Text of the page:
This visualizer calculates Pearson correlation coefficients and mutual information between features and the dependent variable. This visualization can be used in feature selection to identify features with high correlation or large mutual information with the dependent variable.
The default calculation is Pearson correlation, which is perform with
from sklearn import datasets from yellowbrick.target import FeatureCorrelation # Load the regression dataset data = datasets.load_diabetes() X, y = data['data'], data['target'] # Create a list of the feature names features = np.array(data['feature_names']) # Instantiate the visualizer visualizer = FeatureCorrelation(labels=features) visualizer.fit(X, y) # Fit the data to the visualizer visualizer.poof() # Draw/show/poof the data
Mutual Information - Regression¶
Mutual information between features and the dependent variable is calculated with
It is very important to specify discrete features when calculating mutual information because the calculation for continuous and discrete variables are different.
See scikit-learn documentation for more details.
from sklearn import datasets from yellowbrick.target import FeatureCorrelation # Load the regression dataset data = datasets.load_diabetes() X, y = data['data'], data['target'] # Create a list of the feature names features = np.array(data['feature_names']) # Create a list of the discrete features discrete = [False for _ in range(len(features))] discrete = True # Instantiate the visualizer visualizer = FeatureCorrelation(method='mutual_info-regression', labels=features) visualizer.fit(X, y, discrete_features=discrete, random_state=0) visualizer.poof()
Mutual Information - Classification¶
By fitting with a pandas DataFrame, the feature labels are automatically obtained from the column names. This visualizer also allows sorting of the bar plot according to the calculated mutual information (or Pearson correlation coefficients) and selecting features to plot by specifying the names of the features or the feature index.
import pandas as pd from sklearn import datasets from yellowbrick.target import FeatureCorrelation # Load the regression dataset data = datasets.load_wine() X, y = data['data'], data['target'] X_pd = pd.DataFrame(X, columns=data['feature_names']) # Create a list of the features to plot features = ['alcohol', 'ash', 'hue', 'proline', 'total_phenols'] # Instaniate the visualizer visualizer = FeatureCorrelation( method='mutual_info-classification', feature_names=features, sort=True ) visualizer.fit(X_pd, y) # Fit the data to the visualizer visualizer.poof() # Draw/show/poof the data
Feature Correlation to Dependent Variable Visualizer.
FeatureCorrelation(ax=None, method='pearson', labels=None, sort=False, feature_index=None, feature_names=None, color=None, **kwargs)¶
Displays the correlation between features and dependent variables.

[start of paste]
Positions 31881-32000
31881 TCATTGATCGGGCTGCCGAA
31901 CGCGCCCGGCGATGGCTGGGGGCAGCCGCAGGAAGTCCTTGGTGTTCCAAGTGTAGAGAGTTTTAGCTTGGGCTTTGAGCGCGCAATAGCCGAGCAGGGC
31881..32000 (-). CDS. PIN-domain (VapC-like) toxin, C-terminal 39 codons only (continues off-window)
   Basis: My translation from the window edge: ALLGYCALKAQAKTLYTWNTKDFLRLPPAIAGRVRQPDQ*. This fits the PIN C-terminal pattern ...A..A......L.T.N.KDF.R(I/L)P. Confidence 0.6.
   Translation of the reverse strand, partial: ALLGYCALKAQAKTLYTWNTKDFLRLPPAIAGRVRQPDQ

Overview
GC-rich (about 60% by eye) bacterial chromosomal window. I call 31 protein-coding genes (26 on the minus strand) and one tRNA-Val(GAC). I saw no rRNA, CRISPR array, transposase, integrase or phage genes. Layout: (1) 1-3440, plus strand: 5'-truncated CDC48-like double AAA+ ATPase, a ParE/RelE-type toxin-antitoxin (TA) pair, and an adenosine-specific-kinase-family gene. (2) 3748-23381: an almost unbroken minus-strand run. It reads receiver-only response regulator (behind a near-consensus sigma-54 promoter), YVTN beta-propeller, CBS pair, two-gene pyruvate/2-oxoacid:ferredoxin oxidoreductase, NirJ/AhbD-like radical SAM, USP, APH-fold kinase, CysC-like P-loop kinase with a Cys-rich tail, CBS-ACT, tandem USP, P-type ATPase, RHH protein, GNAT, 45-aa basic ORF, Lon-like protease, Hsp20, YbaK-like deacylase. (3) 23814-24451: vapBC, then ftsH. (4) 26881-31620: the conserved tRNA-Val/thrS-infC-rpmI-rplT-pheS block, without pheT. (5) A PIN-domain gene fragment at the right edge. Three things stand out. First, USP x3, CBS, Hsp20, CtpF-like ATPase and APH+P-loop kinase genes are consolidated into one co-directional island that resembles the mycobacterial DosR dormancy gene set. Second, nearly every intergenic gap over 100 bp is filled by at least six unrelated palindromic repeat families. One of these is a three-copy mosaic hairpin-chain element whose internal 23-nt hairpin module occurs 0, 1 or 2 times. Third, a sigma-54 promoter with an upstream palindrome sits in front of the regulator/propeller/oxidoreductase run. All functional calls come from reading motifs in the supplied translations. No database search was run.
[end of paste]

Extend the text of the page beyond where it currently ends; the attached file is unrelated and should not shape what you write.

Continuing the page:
This visualizer can be used side-by-side with
yellowbrick.features.JointPlotVisualizerthat plots a feature against the target and shows the distribution of each via a histogram on each axis.
- axmatplotlib Axes, default: None
The axis to plot the figure on. If None is passed in the current axes will be used (or generated if required).
- methodstr, default: ‘pearson’
The method to calculate correlation between features and target. Options include:
‘pearson’, which uses
‘mutual_info-regression’, which uses
‘mutual_info-classification’, which uses
- labelslist, default: None
A list of feature names to use. If a DataFrame is passed to fit and features is None, feature names are selected as the column names.
- sortboolean, default: False
If false, the features are are not sorted in the plot; otherwise features are sorted in ascending order of correlation.
A list of feature index to include in the plot.
- feature_nameslist of feature names
A list of feature names to include in the plot. Must have labels or the fitted data is a DataFrame with column names. If feature_index is provided, feature_names will be ignored.
- color: string
Specify color for barchart
Keyword arguments that are passed to the base class and may influence the visualization as defined in other Visualizers.
>>> viz = FeatureCorrelation() >>> viz.fit(X, y) >>> viz.poof()
The feature labels
Correlation between features and dependent variable.
Draws the feature correlation to dependent variable, called from fit.
Finalize the drawing setting labels and title.
fit(self, X, y, **kwargs)¶
Fits the estimator to calculate feature correlation to dependent variable.
- Xndarray or DataFrame of shape n x m
A matrix of n instances with m features
- yndarray or Series of length n
An array or series of target or class values
Keyword arguments passed to the fit method of the estimator.
The fit method must always return self to support pipelines.